#2 Building credibility: Companies that are keen on changing paradigms in their environment work hard to translate their viewpoints into innovative actions and positive results. As such, they build up credibility around their novel viewpoints. When stakeholders are initially skeptical or even vigilant about the organization’s intentions, building proof-points is critical for gaining stakeholder support. This is not done overnight, requiring time and steadfastness. The fast-moving consumer goods company Unilever has been well on its way to becoming a leading sustainability thinker with its Unilever Sustainable Living plan. Its sustainability actions cut through the company’s entire value-chain, meaning that they also take responsibility for the operations of their own suppliers, distributors and even their consumers. Unilever is committed to a ten-year journey, setting transparent targets and objective measures for each target. Now three years into the journey, the progress made on certain targets is visible. Unilever is earning credibility, stakeholder support and driving engagement!
#3 Building coalitions and partnerships: Changing paradigms in an industry or society is a collective phenomenon rather than an individual one. Companies who seek to transform logics in an industry or society have to develop stable coalitions with stakeholders by building partnerships, negotiating mutually beneficial relationships and making compromises (or even lobbying) where possible. In some cases, it even means that a company needs to untie itself from long-established coalitions or partnerships if these ‘old friends’ represent the old thinking that the company wants to overturn. One of the guest speakers during our thought leadership course at the Rotterdam School of Management, Erasmus University, once explained how his company had to make the difficult decision to cut old partners loose. This wasn’t an easy decision and the old partners were certainly not amused, but they did not see another choice – the old partners’ interests were to preserve the status quo in the industry, which proved incompatible with the company’s new course. Although it was a hard decision, it also gave the company room for building new relationships with parties sharing similar ideas on how the future should look.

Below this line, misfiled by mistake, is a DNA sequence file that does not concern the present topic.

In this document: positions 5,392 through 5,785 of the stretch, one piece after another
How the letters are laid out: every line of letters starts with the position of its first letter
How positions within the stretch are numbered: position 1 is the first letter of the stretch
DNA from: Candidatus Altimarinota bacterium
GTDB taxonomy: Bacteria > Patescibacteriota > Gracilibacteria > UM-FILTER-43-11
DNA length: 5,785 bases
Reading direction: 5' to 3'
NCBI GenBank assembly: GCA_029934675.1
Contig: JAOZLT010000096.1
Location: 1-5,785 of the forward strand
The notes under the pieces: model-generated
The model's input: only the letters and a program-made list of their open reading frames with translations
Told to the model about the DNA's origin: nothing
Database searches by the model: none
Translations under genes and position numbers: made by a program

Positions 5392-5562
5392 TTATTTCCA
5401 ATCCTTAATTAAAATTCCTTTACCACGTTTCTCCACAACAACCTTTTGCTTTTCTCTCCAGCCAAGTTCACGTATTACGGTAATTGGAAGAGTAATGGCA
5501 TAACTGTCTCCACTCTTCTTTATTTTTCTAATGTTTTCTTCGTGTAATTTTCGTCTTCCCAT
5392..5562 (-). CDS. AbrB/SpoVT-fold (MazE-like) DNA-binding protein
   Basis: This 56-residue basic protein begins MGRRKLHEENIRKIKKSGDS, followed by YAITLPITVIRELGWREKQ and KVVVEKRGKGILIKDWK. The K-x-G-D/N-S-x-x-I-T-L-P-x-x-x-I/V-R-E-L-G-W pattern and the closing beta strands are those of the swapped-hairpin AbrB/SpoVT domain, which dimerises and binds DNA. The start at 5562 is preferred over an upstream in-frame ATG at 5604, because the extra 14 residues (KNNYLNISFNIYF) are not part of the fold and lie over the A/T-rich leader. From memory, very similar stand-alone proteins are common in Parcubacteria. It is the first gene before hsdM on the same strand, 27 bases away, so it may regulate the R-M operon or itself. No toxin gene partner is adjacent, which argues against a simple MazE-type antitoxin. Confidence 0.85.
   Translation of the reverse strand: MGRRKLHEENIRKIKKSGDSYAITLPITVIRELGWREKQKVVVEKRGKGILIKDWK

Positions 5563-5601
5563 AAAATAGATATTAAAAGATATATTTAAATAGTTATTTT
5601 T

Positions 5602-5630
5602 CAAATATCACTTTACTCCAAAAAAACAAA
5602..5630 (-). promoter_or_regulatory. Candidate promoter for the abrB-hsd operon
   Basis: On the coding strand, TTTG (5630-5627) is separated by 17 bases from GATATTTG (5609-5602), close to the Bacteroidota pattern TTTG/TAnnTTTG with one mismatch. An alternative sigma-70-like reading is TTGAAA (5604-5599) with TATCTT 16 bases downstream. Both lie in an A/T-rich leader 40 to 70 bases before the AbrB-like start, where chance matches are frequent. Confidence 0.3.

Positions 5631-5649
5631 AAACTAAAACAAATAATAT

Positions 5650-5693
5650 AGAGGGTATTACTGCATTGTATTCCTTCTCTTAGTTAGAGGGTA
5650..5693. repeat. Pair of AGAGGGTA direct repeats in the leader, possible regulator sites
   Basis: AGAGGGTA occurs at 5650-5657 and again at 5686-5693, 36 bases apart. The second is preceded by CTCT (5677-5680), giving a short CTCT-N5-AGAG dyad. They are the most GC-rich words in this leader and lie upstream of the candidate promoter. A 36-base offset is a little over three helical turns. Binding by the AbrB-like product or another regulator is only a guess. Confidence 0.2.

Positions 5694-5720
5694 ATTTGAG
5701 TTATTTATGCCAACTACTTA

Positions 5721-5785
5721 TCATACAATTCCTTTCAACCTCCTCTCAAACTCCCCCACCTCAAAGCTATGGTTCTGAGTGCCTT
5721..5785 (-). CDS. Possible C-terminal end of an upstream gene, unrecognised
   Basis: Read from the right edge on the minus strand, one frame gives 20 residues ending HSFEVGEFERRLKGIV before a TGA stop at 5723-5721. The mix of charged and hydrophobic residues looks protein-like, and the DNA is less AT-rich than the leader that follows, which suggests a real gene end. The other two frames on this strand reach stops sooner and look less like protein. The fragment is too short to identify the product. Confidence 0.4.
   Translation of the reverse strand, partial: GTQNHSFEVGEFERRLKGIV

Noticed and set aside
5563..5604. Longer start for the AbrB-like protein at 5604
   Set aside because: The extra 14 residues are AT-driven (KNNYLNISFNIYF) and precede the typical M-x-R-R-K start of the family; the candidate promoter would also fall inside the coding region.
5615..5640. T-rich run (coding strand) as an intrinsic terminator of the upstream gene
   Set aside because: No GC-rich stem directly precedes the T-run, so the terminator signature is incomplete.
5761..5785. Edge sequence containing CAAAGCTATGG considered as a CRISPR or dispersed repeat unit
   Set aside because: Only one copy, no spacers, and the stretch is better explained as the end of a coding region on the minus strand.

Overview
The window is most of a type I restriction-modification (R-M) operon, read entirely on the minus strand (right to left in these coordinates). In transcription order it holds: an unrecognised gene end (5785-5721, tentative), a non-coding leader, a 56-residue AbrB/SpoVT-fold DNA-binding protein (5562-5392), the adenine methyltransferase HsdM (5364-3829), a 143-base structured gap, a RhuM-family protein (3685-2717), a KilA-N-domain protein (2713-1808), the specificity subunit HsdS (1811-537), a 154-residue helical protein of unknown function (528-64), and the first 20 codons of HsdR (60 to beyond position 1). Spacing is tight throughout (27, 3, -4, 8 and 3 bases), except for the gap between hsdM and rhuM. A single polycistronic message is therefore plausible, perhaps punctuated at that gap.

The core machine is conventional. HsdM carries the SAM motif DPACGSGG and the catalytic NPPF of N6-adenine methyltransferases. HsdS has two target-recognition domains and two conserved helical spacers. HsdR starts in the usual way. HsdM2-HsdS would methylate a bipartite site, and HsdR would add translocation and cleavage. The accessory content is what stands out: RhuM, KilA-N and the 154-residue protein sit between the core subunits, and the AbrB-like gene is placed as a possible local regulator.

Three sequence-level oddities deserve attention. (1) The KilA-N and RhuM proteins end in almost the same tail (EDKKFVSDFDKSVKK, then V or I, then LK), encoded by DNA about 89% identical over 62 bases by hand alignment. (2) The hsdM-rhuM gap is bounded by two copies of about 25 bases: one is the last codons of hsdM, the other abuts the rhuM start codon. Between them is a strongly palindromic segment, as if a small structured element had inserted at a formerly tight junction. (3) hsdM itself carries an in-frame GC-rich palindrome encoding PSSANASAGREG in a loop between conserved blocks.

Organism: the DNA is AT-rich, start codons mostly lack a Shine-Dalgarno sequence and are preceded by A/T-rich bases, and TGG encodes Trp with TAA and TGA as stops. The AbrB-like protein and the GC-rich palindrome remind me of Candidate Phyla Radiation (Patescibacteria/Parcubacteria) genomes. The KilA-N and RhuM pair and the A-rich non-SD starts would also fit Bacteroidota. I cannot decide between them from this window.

Overturning paradigms is a long-term process. It’s a game of argumentation, persuasion, give-and-take, leaps of faith, commitment and showing how you practice what you preach. That’s what real thought leadership is about. Real thought leaders are recognized as such because they walk the talk.
By: Dr. Mignon van Halderen, founder Leading Thoughts (not to be confused with this website and business Leading Thought) Mignon is the owner of Leading Thoughts, a company that offers (research-based) advice on corporate communication and thought leadership strategies. She also teaches thought leadership strategies for the Executive International Master of Science in Corporate Communication at Rotterdam School of Management, Erasmus University. She has earned her PhD in Corporate Communication from Rotterdam School of Management, Erasmus University, in 2008. Mignon lives in The Hague, The Netherlands.